Jennifer Dibbern and Michigan Student Unionization

by Henry on February 3, 2012

Via a Crooked Timber reader, this story about a grad student organization effort in Michigan, and a possible retaliation against a student, Jennifer Dibbern, who has lost her position as a researcher at the university. The university provost’s account, claiming that Dibbern was let go because of ‘poor reviews’ is here. The union’s response is here, with a further timeline (which I found more persuasive than the union’s response, albeit hard to follow in places), and details of Dibbern’s awards here (including her college’s Outstanding Graduate Instructor award from a few months before the firing). To be clear: I have only heard one side of this story – while Dibbern has been quite specific in her claims, the university has only made very generic noises about the reasons why it believes that Dibbern was fired, and why this was justifiable. But there is enough there to be worrying to me.

I’ve seen what I understand to be the email in which Dibbern’s supervisor (who, by Dibbern’s account, was vehemently opposed to the organization effort) first states concerns about Dibbern’s lack of focus, a few weeks before she is summarily kicked out. The email, after laying out a number of general complaints (that Dibbern seems unfocused; that she had not emailed a colleague about doing some work on Sunday, although she had gone ahead and done the work) goes on to say:

I realize you have many other things going on but an increased [sic] in your focus on research is urgently needed. This will probably require you to decrease your involvement in non-research related activities.

Dibbern states in her timeline that in a person-to-person meeting a couple of days later:

Goldman repeatedly instructed Ms. Dibbern to stop all outside activity, this time in person. When Ms. Dibbern asked for clarification, Goldman stated, “you know what I mean.”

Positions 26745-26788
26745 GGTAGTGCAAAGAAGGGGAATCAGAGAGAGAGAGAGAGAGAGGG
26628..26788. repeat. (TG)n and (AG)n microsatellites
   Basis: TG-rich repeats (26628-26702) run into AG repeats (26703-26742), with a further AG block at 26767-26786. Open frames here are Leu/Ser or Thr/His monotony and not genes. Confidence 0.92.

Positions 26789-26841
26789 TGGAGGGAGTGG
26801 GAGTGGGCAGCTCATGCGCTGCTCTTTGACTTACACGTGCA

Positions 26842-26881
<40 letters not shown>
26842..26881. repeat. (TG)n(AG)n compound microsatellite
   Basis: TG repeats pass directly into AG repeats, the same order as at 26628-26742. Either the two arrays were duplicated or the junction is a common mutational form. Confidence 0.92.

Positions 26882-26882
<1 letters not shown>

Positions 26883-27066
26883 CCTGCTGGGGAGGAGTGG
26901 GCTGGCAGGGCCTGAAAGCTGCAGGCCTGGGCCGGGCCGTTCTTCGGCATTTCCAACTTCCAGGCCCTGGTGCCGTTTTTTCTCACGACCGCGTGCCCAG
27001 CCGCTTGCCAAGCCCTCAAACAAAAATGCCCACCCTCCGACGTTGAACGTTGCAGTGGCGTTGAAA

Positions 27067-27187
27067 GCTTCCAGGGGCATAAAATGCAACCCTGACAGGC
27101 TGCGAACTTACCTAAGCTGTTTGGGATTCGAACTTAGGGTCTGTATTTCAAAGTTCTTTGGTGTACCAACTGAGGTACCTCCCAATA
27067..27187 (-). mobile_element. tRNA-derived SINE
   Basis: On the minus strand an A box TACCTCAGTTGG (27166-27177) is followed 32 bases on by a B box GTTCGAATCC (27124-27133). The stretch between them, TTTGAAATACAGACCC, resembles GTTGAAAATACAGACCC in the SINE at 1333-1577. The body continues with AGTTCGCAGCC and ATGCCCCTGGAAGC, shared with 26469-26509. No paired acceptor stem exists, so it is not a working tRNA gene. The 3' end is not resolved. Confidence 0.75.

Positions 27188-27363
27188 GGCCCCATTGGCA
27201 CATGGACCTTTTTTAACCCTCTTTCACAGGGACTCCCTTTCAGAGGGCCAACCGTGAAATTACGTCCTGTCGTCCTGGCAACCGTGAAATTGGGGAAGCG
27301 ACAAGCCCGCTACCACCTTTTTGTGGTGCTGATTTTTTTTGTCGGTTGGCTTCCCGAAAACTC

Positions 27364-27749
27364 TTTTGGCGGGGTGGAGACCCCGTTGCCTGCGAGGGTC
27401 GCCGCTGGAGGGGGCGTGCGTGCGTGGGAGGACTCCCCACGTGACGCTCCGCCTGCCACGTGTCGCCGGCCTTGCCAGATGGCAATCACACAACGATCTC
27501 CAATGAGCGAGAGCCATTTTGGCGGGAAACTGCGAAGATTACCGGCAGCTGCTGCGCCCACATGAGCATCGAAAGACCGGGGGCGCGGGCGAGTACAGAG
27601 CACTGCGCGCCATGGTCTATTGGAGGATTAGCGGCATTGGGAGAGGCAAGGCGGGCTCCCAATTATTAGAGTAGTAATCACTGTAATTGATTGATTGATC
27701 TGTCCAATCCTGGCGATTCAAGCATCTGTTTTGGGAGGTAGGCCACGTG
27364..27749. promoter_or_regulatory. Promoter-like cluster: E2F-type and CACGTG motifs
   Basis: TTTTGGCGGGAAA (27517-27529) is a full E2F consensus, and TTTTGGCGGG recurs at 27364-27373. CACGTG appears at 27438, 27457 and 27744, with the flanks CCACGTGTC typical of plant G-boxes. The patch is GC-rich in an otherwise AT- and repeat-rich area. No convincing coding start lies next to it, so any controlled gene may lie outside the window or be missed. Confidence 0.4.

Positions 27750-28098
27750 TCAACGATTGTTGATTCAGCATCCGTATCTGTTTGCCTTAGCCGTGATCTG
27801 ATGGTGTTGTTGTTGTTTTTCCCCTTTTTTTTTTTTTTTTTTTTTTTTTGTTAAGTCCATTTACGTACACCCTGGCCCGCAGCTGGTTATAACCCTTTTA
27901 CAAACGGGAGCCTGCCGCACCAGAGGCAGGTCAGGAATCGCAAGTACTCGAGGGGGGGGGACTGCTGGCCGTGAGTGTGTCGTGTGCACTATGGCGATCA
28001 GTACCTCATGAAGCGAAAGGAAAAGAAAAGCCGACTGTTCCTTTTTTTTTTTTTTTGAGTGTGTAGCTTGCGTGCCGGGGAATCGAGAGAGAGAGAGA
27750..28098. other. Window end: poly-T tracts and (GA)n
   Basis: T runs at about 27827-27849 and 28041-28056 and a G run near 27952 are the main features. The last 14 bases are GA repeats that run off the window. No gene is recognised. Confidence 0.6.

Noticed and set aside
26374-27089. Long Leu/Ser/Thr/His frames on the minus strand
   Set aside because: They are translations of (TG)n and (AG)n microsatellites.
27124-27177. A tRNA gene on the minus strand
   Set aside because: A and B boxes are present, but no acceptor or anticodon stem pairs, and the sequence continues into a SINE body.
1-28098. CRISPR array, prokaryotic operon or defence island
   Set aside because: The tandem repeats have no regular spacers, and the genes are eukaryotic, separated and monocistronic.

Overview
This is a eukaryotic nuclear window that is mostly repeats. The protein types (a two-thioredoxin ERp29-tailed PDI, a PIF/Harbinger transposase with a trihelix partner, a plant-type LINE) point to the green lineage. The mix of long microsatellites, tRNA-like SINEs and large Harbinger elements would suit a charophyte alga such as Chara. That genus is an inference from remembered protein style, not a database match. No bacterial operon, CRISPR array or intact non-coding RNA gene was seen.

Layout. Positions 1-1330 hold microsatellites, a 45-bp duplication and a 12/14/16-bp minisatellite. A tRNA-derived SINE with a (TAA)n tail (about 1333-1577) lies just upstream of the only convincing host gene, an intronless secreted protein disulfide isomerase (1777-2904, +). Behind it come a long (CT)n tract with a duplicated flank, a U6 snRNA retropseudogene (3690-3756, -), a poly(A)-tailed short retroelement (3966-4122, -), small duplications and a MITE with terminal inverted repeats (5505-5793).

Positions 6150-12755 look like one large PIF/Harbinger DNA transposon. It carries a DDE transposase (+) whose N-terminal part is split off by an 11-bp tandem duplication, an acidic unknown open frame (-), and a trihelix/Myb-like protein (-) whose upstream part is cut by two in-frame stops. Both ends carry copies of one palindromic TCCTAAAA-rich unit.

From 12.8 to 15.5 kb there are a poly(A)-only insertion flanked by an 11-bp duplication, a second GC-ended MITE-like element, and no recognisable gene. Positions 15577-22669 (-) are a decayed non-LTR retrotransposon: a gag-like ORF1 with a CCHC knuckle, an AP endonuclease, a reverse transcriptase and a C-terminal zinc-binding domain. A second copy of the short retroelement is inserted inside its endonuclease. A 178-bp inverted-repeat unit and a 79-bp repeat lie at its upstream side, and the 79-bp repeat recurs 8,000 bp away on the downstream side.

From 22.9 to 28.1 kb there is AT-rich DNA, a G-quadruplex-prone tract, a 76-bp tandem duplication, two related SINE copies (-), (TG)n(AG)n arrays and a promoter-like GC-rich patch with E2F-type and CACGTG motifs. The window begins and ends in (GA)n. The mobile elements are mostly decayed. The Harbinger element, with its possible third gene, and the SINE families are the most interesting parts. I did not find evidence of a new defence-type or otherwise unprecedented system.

On the face of it, this seems problematic. If a student RA under my supervision was deeply involved in some political or social cause that I vehemently disagreed with, say, campaigning for the mass deportation of immigrants, I don’t think it would be at all appropriate for me to suggest that they stop doing this, especially in the context of an email suggesting they were falling down on the job and needed to start pulling their weight or else. Obviously, my students’ political opinions and activities should be their own business, and I think it would be entirely reasonable for the student to interpret my suggestion as a threat. If I felt that they weren’t doing their job properly, I’d say so – but I wouldn’t for a moment connect this criticism to their extraneous political activities (how they manage their time to carry out their various responsibilities is entirely up to them).

Under the most generous reading that I can come up with, communications along the lines described are wide-open to misinterpretation. And the generous reading is certainly not the only possible reading. It is quite possible that there is another side, or other sides to this story (supervisor-supervisee relationships can be complicated, and battles like this often have a Rashomon quality to them). Still, at the very least, there is enough of a question here that a blow-off ‘move on: nothing to see here’ press statement from a university official is very definitely unsatisfactory.

{ 113 comments }

1

Sandwichman 02.03.12 at 5:54 am

a blow-off ‘move on: nothing to see here’ press statement from a university official is very definitely unsatisfactory.

Is there any other kind?

2

js. 02.03.12 at 6:03 am

This seems pretty suspect. The first obvious question would be: how often are students kicked out of the program, and how “summary” can these kickings-out be? Any sort of precedent here? I’d be inclined to think this is related to the organizing effort. If it does turn out to be, or even clearly seems to be, I would be very interested to know if there’s anything people (ones not at UMich) can do–even if it’s something as small as signing a petition.

(And completely OT, I’m suddenly a lot more interested in “imaging microstructure” than I ever thought I’d be–those titles are awesome!)

3

TheF79 02.03.12 at 6:13 am